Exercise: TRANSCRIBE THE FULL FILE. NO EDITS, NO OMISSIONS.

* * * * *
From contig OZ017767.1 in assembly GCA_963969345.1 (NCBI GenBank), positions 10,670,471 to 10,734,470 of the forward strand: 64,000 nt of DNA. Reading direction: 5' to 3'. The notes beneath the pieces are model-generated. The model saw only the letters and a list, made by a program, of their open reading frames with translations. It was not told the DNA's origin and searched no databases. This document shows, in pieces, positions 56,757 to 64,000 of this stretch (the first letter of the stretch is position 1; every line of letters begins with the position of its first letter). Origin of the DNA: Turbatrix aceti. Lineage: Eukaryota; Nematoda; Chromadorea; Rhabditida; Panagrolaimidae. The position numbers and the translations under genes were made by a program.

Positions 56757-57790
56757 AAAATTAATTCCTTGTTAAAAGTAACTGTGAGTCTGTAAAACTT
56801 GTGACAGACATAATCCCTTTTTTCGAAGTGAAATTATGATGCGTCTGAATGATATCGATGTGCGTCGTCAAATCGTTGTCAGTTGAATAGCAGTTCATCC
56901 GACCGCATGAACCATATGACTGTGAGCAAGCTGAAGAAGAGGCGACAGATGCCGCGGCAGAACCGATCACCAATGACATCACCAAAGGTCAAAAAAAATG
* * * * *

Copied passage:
From contig OZ017767.1 in assembly GCA_963969345.1 (NCBI GenBank), positions 10,670,471 to 10,734,470 of the forward strand: 64,000 nt of DNA. Reading direction: 5' to 3'. The notes beneath the pieces are model-generated. The model saw only the letters and a list, made by a program, of their open reading frames with translations. It was not told the DNA's origin and searched no databases. This document shows, in pieces, positions 56,757 to 64,000 of this stretch (the first letter of the stretch is position 1; every line of letters begins with the position of its first letter). Origin of the DNA: Turbatrix aceti. Lineage: Eukaryota; Nematoda; Chromadorea; Rhabditida; Panagrolaimidae. The position numbers and the translations under genes were made by a program.

Positions 56757-57790
56757 AAAATTAATTCCTTGTTAAAAGTAACTGTGAGTCTGTAAAACTT
56801 GTGACAGACATAATCCCTTTTTTCGAAGTGAAATTATGATGCGTCTGAATGATATCGATGTGCGTCGTCAAATCGTTGTCAGTTGAATAGCAGTTCATCC
56901 GACCGCATGAACCATATGACTGTGAGCAAGCTGAAGAAGAGGCGACAGATGCCGCGGCAGAACCGATCACCAATGACATCACCAAAGGTCAAAAAAAATG